AT&T takes a $600-million hit from coronavirus crisis
AT&T Inc. posted a 4.5% drop in revenue from a year ago and withdrew its forecast of 2% revenue growth for the year, saying it can’t provide a financial forecast for 2020 due to the coronavirus outbreak.
The COVID-19 crisis hurt earnings by 5 cents a share in the first quarter and knocked $600 million off revenue due to lower ad sales from canceled sports events like the NCAA men’s basketball tournament.
“The economic effects of the pandemic and resulting societal changes are currently not predictable,” the company said.
But the U.S. stay-at-home orders, which started in mid-March, did help improve some of AT&T’s slumping consumer businesses.
Homebound customers craving videoconferencing and cellular connections helped boost broadband and wireless numbers. AT&T added a total of 27,000 regular monthly wireless subscribers, exceeding analysts’ prediction for a loss of 132,000.
That number includes a loss of tablet customers, offset by 163,000 new mobile-phone customers. And demand for fiber broadband connections surged 34% as more people sought faster home internet access.
AT&T’s efforts to transform itself into a modern media powerhouse hinge on the $15-a-month HBO Max streaming platform, which the phone giant plans to launch on May 27.
The service is a late and expensive entry in the crowded online-video arena, following product debuts by Walt Disney Co. and Comcast Corp. AT&T Chief Executive Randall Stephenson has said HBO Max will have 50 million subscribers in five years.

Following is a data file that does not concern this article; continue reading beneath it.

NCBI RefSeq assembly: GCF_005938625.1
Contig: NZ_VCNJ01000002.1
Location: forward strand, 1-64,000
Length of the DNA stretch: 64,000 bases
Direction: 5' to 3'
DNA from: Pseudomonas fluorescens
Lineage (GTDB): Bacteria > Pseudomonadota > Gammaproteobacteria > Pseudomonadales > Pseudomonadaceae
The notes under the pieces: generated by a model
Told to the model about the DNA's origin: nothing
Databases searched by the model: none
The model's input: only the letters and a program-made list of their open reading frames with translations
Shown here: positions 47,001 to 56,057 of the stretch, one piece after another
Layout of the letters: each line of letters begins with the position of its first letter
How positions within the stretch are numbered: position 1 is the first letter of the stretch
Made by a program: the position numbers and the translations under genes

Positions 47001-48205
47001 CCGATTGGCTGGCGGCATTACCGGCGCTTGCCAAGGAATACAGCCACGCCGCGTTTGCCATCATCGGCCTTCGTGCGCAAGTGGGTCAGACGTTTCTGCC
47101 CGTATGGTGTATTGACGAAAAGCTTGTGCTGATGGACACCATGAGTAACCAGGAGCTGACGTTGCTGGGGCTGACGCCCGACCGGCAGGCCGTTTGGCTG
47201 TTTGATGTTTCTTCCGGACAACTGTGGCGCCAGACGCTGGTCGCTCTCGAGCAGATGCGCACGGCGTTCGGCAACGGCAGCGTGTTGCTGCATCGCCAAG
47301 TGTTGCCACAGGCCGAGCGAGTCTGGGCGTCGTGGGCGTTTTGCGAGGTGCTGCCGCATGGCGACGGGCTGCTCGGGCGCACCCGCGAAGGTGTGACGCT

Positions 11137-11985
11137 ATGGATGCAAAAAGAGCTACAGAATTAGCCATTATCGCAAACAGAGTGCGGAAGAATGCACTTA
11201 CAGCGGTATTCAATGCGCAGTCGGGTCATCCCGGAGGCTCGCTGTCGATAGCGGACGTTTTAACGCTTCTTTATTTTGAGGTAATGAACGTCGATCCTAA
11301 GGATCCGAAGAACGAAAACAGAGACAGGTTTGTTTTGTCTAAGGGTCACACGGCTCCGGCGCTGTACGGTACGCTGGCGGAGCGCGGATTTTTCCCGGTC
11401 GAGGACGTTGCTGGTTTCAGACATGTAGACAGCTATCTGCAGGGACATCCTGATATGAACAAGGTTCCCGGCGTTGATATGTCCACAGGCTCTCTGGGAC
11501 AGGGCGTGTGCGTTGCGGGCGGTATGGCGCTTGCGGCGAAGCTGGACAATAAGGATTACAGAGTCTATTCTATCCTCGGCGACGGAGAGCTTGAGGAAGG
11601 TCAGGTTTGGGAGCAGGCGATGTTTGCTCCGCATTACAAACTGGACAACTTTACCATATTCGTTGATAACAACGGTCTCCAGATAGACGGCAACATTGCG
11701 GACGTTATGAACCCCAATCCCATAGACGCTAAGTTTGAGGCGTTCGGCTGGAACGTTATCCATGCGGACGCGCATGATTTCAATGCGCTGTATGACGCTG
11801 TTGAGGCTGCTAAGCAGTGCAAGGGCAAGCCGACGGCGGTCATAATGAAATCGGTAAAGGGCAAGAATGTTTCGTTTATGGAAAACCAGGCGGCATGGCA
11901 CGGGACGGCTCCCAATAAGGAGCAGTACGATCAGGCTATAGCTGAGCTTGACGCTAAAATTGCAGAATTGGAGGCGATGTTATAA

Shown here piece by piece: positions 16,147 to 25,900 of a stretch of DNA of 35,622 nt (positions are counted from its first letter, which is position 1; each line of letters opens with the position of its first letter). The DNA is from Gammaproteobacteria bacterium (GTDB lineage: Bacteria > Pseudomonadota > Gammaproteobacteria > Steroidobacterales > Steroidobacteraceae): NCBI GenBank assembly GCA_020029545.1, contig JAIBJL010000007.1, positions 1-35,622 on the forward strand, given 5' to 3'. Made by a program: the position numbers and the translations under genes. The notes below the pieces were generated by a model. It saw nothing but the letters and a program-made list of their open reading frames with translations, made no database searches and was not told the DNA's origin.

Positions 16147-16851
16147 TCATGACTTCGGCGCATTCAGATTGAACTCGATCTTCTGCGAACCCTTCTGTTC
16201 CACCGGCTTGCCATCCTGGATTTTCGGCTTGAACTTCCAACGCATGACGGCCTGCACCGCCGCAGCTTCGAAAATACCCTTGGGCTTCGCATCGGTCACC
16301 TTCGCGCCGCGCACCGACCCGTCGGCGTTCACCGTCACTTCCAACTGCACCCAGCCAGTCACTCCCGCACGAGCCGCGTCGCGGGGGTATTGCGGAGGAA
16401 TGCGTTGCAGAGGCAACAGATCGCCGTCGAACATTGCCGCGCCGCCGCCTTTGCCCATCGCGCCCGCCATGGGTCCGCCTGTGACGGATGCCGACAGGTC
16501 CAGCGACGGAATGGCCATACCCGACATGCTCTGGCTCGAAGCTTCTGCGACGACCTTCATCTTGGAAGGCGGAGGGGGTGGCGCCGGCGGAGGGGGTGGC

Meanwhile, even though AT&T saw some cost savings in its media division due to idled movie and entertainment production, total WarnerMedia revenue declined 12% to $7.4 billion.
Revenue at Warner Bros., which released the movies “Birds of Prey” and “The Way Back” in the quarter, declined 8% to $3.2 billion due to “unfavorable comparisons” with the prior-year period. The studio’s operating profit dropped 55% to $249 million.
The explosive popularity of Netflix Inc.'s streaming service, especially during the lockdown, continued to hurt AT&T’s pay-TV business.
AT&T lost a million more TV subscribers in the first quarter, bringing the loss in the past five quarters to a record 5.1 million. Most of those were satellite TV cancellations, adding pressure on AT&T to find a buyer or partnership for DirecTV.
AT&T’s DirecTV has lost 4 million customers in two years. Cost-cutting and big decisions loom, including whether to pay to keep exclusive rights to NFL Sunday Ticket.
Overall earnings, excluding certain items, were 84 cents a share on $42.8 billion in sales, according to the statement. Analysts predicted 84 cents on $44 billion, according to an average of more than 18 estimates compiled by Bloomberg.
Cash from operating activities fell to $8.9 billion from $11.1 billion a year ago. Capital spending edged down to $5 billion from $5.2 billion a year ago.
AT&T is facing a costly 5G wireless upgrade and a $14-billion dividend payment, and it’s in a spending battle with other media giants to create compelling new shows — all while a health crisis wallops the nation’s economy.
AT&T shares rose as much as 3.5% to $30.90 in New York trading Wednesday. The stock was down 24% this year through Tuesday, compared with a 7.5% fall by peer Verizon Communications Inc. and a 15% drop in the S&P 500 Index.
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